HTTP-only attack limits the scope, but nonetheless poses a dangerous threat

Standard HTTP ‘permanent redirect’ (301) responses could be used to poison browser caches, security researcher Piotr Duszyński has shown.

The vulnerability relies on running a man in the middle (MITM) attack and only works on HTTP resources, limiting the scope from mischief. If successfully carried out, however, the impact is severe.

Victims who use an insecure HTTP connection will be left with a near-permanent or at least extended browser security compromise of their machine.

The semi-permanence arises because the HTTP 301 response will be cached indefinitely by the browser, unless dictated otherwise by the ‘Cache-Control’ header.

The latest cache poisoning-style attack might be combined with Client Domain Hooking, an earlier web security attack.

Client Domain Hooking is a technique to force an application to “communicate only through a chosen attacker-controlled domain through a single intercepted HTTP request, and without breaking applications functionality”, Duszyński explains (PDF). This technique was originally implemented in the ‘Modlishka’ reverse proxy.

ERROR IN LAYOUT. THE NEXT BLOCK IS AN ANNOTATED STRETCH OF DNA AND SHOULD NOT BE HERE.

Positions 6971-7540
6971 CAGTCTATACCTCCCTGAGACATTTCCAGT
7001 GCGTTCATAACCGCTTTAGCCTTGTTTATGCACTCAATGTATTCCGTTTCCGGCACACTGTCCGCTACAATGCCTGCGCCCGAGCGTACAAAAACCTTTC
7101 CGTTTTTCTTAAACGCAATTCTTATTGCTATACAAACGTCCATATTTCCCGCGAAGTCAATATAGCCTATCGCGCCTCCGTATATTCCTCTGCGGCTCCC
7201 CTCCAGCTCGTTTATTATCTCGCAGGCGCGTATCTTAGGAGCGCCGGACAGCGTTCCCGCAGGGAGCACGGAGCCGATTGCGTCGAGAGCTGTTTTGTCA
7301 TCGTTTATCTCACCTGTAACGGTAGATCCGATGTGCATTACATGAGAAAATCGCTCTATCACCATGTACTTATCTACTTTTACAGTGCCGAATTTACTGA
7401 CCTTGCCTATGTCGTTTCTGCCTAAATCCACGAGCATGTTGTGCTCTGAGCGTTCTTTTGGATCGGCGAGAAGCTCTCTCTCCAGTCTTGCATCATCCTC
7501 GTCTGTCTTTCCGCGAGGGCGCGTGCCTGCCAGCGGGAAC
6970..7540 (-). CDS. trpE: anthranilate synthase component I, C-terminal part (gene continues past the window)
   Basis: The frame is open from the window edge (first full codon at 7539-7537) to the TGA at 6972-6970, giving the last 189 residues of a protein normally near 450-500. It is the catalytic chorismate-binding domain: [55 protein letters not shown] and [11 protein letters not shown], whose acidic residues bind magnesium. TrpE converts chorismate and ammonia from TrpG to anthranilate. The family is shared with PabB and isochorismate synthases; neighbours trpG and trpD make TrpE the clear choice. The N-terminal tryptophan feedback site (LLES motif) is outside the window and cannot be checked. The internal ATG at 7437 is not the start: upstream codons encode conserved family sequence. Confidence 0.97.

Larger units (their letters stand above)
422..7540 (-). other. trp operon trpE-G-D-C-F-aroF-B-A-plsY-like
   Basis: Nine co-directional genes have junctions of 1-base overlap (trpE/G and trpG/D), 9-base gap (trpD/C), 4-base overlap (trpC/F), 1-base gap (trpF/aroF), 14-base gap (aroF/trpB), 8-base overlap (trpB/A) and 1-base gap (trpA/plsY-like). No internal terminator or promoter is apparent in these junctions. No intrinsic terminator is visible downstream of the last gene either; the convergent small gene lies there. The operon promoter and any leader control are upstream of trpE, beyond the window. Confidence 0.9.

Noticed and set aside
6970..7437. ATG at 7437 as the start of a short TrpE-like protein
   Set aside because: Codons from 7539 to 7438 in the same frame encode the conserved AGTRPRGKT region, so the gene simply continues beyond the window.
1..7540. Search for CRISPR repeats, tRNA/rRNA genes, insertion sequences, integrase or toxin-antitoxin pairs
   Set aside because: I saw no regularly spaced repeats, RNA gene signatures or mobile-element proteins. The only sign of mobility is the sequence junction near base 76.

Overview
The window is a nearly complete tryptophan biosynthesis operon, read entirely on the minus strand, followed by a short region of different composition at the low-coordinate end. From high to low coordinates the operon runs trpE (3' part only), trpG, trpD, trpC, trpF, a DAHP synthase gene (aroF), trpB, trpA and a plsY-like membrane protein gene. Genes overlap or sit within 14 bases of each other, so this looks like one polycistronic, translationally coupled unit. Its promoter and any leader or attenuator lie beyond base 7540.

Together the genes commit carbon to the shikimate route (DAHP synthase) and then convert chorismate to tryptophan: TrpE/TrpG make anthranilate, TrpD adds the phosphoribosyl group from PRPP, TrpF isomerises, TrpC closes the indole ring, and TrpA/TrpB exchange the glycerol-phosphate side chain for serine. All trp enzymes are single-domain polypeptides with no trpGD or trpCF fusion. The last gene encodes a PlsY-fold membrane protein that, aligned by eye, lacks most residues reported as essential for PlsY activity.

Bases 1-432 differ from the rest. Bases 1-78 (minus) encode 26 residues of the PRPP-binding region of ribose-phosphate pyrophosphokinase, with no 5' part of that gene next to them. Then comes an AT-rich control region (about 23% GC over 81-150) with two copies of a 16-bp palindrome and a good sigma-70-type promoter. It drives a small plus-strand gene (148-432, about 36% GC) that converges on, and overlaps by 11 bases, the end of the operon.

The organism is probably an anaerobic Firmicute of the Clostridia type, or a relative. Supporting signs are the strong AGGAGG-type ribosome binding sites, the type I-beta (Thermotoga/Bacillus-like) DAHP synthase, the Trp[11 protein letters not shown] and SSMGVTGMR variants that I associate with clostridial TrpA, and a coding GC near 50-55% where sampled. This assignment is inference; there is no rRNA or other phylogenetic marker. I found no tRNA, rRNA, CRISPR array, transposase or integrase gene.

Duszyński notes that there are a number of limitations to HTTP 301 Cache Poisoning.

For one thing, the attack only works whilst non-TLS HTTP traffic can be intercepted by an attacker (e.g. on an insecure WIFI network).

Secondly, the hack is only possible for non-TLS URLs/resources that haven’t been previously cached by the browser. Any app using TLS traffic only is immune.

But if successfully carried out a hacker could use the attack to misdirect users towards malign sites under their control, rather than a benign site that a victim is trying to visit.

“Once HTTP 301 Cache is poisoned it will permanently point chosen non-TLS URLs to an attacker-controlled endpoint, taking priority over DNS resolved queries for the related resource,” Duszyński explains.

“This means that through a standard MITM attack, an attacker can set up arbitrary cache entries for non-TLS URLs by intercepting a single clear-text HTTP request.

“These entries will always force the browser to connect to an attacker-controlled endpoint, regardless of current network (secure or in-secure) location.”

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